Reflections on Cultural Production and Prospects for Reconciliation in Cambodia


Where is Reconciliation? by Ly Daravuth (PDF)

In this portfolio, Ly Daravuth, co-founder of the Reyum Institute for Art and Culture and the Reyum Art School in Phnom Penh, inquires into the bleak truth behind "official" statements and acts of peace. Through a lyrical textual refrain and a collection of images from disparate violent events in recent Cambodian history, this portfolio highlights the irony and the danger of superficial acts of justice and reconciliation where what is needed is work that is deep and meaningful. Implicit in Daravuth's portfolio is a warning against superficial and false gestures of reconciliation. It asks: how can such gestures be avoided, resisted, and replaced with more meaningful efforts toward reconciliation and justice? What distinguishes constructive, high-level gestures of peace from hollow, hypocritical gestures that only embody and reinforce harsh realities?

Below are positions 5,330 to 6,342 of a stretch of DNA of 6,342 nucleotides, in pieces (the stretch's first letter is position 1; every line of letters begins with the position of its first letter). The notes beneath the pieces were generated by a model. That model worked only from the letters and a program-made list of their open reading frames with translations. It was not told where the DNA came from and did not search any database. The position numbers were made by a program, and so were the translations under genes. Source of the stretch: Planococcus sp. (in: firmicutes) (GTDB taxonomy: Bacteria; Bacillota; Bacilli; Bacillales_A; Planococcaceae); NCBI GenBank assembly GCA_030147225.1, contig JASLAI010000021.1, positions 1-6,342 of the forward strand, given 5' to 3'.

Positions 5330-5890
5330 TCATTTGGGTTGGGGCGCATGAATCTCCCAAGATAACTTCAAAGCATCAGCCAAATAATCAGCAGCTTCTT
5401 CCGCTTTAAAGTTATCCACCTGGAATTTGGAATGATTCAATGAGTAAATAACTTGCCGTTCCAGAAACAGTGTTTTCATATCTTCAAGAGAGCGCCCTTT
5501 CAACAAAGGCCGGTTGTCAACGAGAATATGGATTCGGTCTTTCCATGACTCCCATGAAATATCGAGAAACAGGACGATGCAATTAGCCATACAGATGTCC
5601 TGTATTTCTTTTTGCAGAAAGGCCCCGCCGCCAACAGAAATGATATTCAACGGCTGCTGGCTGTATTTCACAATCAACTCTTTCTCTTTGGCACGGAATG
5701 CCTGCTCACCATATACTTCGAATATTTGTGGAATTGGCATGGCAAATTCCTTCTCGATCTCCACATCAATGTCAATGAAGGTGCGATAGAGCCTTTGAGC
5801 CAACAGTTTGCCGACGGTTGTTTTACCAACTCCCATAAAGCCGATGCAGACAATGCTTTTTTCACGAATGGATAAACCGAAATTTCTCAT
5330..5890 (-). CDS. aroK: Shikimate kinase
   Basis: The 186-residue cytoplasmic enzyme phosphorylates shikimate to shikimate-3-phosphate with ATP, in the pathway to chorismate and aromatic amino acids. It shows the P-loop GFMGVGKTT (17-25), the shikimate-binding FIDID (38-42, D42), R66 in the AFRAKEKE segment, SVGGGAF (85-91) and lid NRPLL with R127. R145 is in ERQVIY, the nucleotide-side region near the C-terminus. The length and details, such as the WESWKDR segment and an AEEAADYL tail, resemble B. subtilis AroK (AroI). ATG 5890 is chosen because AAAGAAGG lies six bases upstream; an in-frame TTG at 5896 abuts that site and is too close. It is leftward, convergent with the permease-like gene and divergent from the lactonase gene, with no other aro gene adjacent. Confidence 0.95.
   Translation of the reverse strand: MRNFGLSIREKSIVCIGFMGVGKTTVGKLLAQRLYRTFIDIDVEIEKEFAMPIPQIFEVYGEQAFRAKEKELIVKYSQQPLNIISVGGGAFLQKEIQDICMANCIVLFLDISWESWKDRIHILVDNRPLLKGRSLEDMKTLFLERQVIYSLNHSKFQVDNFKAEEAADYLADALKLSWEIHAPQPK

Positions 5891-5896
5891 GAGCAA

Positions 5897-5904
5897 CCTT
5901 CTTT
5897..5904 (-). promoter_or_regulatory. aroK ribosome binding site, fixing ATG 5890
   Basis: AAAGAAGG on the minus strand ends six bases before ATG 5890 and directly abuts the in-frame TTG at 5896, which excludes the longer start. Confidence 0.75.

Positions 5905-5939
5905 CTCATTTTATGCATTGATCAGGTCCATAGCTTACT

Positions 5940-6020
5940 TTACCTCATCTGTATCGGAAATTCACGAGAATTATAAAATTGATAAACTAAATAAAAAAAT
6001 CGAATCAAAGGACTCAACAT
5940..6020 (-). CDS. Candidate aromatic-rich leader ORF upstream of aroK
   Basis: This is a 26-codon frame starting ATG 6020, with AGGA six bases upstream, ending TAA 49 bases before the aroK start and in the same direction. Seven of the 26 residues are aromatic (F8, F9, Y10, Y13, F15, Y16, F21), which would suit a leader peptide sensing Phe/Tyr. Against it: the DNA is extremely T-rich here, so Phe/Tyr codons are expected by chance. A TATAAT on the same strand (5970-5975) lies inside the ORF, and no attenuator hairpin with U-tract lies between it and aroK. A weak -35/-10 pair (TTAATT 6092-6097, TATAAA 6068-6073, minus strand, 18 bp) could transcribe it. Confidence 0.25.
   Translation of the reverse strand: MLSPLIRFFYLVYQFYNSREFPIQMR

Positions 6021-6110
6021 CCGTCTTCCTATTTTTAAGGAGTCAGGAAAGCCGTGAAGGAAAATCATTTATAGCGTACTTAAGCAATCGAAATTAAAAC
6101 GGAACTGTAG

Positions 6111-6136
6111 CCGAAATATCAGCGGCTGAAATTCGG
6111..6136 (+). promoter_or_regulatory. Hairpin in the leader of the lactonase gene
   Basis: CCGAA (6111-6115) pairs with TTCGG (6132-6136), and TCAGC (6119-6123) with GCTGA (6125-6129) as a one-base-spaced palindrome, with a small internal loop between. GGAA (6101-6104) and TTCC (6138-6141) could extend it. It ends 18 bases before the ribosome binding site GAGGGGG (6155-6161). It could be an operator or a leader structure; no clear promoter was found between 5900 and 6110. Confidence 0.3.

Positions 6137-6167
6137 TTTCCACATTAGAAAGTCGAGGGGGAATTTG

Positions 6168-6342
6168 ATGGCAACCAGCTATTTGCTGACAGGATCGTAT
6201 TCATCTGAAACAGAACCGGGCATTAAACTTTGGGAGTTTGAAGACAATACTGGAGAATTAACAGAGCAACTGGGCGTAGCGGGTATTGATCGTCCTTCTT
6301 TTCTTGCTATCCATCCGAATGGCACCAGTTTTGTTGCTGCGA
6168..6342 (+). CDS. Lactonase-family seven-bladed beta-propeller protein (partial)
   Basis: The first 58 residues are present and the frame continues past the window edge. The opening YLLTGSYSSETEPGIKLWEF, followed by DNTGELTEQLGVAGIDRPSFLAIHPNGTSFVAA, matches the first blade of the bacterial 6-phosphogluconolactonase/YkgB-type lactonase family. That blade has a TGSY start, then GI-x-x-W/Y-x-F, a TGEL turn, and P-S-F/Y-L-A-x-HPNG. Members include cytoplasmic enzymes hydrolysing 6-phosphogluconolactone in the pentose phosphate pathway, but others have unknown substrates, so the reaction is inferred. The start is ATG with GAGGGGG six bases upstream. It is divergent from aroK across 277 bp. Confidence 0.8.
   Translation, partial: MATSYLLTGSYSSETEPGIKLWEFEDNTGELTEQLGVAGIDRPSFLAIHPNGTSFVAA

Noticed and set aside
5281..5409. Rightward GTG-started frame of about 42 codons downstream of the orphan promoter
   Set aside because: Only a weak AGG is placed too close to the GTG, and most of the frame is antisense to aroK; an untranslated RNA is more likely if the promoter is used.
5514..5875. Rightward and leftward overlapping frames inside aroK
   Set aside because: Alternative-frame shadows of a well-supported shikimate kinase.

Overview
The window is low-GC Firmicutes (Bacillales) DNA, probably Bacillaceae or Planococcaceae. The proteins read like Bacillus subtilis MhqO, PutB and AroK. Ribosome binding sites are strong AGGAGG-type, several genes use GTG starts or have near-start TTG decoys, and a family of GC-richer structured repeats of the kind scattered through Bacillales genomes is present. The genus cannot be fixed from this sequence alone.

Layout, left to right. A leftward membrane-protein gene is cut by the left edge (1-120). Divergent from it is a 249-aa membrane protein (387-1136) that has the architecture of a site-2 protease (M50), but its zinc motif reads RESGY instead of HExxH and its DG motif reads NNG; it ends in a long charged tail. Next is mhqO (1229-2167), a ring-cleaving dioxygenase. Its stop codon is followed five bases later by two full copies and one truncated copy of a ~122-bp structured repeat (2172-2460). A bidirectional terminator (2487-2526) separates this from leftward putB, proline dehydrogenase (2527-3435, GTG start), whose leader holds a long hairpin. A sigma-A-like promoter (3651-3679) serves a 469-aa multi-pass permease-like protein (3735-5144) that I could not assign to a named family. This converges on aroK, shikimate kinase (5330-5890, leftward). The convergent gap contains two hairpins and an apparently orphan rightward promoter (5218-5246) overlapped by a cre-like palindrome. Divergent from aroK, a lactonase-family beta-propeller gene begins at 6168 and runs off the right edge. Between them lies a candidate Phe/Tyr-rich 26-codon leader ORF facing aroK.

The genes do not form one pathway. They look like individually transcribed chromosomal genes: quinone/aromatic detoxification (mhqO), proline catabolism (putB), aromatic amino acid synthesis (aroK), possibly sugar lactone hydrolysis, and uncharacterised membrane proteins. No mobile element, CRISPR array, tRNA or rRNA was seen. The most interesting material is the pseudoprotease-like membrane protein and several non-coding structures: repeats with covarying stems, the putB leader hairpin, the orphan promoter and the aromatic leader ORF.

Notes on Pchum Ben by Ly Daravuth (PDF)

Rather than exploring an intervention purposefully designed to help a troubled community, this photo essay explores an existing cultural-religious ritual and finds within it potential resources for reconciliation. In this piece, Ly Daravuth describes a traditional Khmer Buddhist ritual in which offerings are made to the dead. His striking photographs capture some of the expressive and aesthetic qualities of this ritual-in particular, the in-gathering of distinct elements (rice grains, sand grains, candles, persons) into beautiful and meaningful forms-that are relevant to reconciliation. The interdependent, egalitarian aesthetic of the ritual constructs the possibility of an inclusive experience of mourning. Daravuth suggests that the Pchum Ben ritual can be a symbol of and a step toward healing, mourning, and reconciliation in Cambodia, a country grappling with a long legacy of domination, violence, and genocide.

The Goodness of Lives by Ingrid Muan (PDF)